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Good morning. For those of you don't know me, I'm Jon Noble, IG's COO. Prior to that, I was the CIO, and prior to that, I was the Head of Trading here. And I've been at IG for fairly nearly 20 years.

The purpose of this section of the presentation is to explain our business model and how we manage risk. I will show you that our business model is designed to generate a return through collecting transaction fees charged to clients. I'll explain how we hedge our market risk in 2 different ways. We internalize market risk where we can and hedge externally automatically when we reach predetermined symmetrical risk limits. This business model generates remarkably consistent revenue regardless of client trading performance. And crucially, our interests are aligned with the interests of our clients. I will demonstrate that our business model is sustainable with low variability of daily revenue because our business model protects IG from the swings of client trading profits and losses.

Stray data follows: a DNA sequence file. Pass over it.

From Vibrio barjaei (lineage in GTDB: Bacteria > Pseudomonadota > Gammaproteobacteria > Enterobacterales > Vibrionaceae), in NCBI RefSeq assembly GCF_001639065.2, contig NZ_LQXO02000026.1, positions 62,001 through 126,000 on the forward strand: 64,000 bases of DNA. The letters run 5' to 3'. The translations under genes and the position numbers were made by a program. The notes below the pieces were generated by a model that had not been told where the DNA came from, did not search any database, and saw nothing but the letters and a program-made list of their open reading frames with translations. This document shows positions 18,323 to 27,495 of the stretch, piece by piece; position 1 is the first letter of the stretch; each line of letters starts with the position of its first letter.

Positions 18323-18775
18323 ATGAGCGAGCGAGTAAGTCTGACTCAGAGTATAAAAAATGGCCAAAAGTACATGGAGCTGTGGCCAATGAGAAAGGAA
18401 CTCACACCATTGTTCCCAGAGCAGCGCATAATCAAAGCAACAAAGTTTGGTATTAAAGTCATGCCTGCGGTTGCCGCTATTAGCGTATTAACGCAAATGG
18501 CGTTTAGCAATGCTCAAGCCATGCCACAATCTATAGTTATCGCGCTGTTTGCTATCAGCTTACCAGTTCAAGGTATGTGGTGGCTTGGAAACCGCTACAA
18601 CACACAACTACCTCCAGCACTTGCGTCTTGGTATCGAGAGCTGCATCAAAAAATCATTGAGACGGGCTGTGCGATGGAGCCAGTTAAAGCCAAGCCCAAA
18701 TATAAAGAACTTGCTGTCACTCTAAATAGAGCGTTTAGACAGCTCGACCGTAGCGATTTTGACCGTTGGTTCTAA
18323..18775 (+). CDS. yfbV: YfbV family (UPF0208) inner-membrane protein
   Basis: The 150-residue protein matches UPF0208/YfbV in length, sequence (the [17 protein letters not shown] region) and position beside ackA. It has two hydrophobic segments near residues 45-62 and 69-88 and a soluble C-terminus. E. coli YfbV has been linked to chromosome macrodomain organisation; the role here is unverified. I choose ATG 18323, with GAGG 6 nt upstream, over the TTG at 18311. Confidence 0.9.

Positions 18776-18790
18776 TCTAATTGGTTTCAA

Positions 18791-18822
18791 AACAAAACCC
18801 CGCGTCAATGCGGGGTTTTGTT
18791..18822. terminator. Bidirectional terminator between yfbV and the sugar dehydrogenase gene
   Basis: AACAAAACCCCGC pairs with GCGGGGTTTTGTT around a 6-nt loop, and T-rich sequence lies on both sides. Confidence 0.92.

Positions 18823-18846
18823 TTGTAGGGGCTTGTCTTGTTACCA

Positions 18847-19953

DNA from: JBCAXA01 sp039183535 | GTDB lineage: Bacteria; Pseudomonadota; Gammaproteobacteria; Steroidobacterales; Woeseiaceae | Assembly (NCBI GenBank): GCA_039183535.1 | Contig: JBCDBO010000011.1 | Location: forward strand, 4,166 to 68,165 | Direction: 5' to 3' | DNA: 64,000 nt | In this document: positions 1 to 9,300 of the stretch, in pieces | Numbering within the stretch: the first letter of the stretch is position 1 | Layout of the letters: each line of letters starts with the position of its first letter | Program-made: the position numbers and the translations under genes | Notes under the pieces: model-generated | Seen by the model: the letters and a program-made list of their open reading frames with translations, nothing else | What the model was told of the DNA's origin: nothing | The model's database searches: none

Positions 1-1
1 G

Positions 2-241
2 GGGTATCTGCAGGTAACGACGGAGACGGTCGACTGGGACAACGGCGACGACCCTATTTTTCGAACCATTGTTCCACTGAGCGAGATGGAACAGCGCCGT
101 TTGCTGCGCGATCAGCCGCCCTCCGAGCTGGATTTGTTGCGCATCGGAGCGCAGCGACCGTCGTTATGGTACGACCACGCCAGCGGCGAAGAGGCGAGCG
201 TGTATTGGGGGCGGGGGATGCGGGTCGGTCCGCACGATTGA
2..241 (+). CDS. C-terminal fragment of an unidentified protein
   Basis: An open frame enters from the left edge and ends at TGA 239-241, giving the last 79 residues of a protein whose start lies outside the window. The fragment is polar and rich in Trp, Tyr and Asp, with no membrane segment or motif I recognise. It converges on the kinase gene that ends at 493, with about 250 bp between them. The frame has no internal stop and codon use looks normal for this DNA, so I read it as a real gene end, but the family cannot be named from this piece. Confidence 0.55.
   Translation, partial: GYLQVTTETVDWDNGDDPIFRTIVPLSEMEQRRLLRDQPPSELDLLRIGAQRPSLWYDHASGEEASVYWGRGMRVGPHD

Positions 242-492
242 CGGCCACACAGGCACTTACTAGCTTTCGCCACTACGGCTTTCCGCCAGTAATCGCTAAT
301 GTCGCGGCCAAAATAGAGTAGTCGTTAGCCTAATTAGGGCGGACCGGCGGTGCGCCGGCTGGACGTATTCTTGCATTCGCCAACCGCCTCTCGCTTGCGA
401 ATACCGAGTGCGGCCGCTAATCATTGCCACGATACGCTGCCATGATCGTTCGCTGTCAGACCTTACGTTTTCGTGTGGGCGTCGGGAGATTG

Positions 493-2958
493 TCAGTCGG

Our business model is based on generating return from the transactions fees that we charge to our clients. It is not based on attempting to make money from being on the other side of clients' losing trades. On the contrary, as I'll show you, our model is designed to give our clients the best trading and execution experience available. And we always favor the clients. This is why we are the most attractive provider for sophisticated clients, who understand the quality and consistency of the trading experience that they receive at IG. Because we always favor the clients in our execution, we don't retain all of the transactions fees that clients pay to IG. Hence, our revenue will always be lower than the total client income. That's our name for the transactions fees that we charge our clients.

This chart shows you why. The blue bar on the left represents the totality of clients' income. The gray bar represents the costs that we incur in ensuring that our clients receive the best trading and execution experience. I'll explain that concept a little. We give clients instant execution of their orders, frequently in size that's not available in the underlying markets that we use to hedge. With respect to protecting clients from market risk, we offer our clients a huge range of products available with guaranteed stock losses. Additionally, we offer advantageous execution of nonguaranteed stock orders relative to market prices. This is why we call the gray bar the client execution benefit.